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Can you patent something created with the help of AI?

On Behalf of | Feb 21, 2024 | Patent Law

Artificial intelligence (AI) is playing a greater role in many aspects of our lives. It’s also been an immense help to those doing scientific research and creating new products and processes.

So what does that mean for the ability to patent something that’s been created with the help of AI? While the federal government is notoriously slow in keeping up with new technology, last year, President Biden gave the U.S. Patent and Trademark Office (USPTO) until the end of this month to provide official guidance on this question.

What is the USPTO’s new guidance?

According to this newly published official guidance, as long as one or more people made a “significant contribution” to the invention, they can be named on a patent as the inventor(s). A federal appeals court has ruled that an AI system can’t be named as an inventor on a patent in a case where one was denied.

Just what “significant contribution” means will likely still be the subject of dispute as people seek patents. The USPTO gave some examples of cases where AI is used and whether humans made a “significant contribution” to the invention.

For example, if someone asked an AI chatbot to design a crucial part of an invention, they likely wouldn’t be able to patent it. The USPTO explains, “A natural person who only presents a problem to an AI system may not be a proper inventor” – at least of that invention.

If, however, “a significant contribution could be shown by the way the person constructs the prompt in view of a specific problem to elicit a particular solution from the AI system,” they might be eligible to patent it.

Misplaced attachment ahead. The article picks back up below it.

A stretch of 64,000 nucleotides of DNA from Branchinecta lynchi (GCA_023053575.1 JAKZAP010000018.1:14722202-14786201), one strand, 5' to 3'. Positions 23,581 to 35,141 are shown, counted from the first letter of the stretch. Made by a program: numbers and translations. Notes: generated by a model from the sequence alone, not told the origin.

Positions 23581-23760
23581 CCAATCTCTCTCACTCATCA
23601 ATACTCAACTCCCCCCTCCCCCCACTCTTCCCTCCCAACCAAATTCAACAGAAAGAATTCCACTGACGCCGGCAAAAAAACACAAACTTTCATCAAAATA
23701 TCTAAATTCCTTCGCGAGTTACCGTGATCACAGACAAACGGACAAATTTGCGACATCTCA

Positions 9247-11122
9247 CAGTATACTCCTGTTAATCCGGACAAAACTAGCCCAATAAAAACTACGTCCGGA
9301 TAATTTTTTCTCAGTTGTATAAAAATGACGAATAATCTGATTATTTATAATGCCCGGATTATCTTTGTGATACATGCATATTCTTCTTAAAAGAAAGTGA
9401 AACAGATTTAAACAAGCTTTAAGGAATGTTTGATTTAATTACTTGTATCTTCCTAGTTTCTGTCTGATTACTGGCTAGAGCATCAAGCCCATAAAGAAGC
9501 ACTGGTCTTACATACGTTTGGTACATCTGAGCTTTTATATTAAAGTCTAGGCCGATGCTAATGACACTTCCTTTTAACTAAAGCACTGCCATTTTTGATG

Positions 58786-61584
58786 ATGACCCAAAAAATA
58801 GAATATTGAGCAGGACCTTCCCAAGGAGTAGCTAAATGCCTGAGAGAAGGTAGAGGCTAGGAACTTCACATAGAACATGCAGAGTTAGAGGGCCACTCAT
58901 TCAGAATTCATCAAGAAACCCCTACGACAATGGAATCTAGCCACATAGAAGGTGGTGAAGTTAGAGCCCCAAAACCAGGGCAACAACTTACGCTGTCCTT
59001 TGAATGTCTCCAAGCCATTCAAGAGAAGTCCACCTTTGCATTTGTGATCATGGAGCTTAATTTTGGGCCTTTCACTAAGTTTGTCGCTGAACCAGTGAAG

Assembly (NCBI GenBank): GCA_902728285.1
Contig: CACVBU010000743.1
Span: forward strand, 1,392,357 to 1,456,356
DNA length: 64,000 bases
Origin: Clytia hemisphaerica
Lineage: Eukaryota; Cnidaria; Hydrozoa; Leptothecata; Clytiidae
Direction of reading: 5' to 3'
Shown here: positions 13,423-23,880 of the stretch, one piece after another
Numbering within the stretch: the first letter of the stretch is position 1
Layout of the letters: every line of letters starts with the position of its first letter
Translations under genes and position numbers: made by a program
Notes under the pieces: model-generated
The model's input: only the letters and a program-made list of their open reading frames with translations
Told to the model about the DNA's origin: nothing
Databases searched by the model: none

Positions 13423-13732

Disclosing the use of AI

All of this brings up the question of whether someone has to disclose their use of AI when applying for a patent. Currently, the USPTO has no such requirement.

There’s a concern that this opens the door to “patent trolls” being able to apply for patents they don’t intend to use to create anything but only as grounds for patent lawsuits. One consumer advocacy group official says, “The economy already is harmed by a surplus of low-quality patents which leads to unproductive litigation, rent-seeking and transfers of wealth from productive businesses to those who are experts at navigating the legal system.”

While AI can no doubt be a useful tool for researchers and inventors, it also brings added complexity to the patent process. This is yet another reason why it’s crucial to have experienced legal guidance when seeking a patent.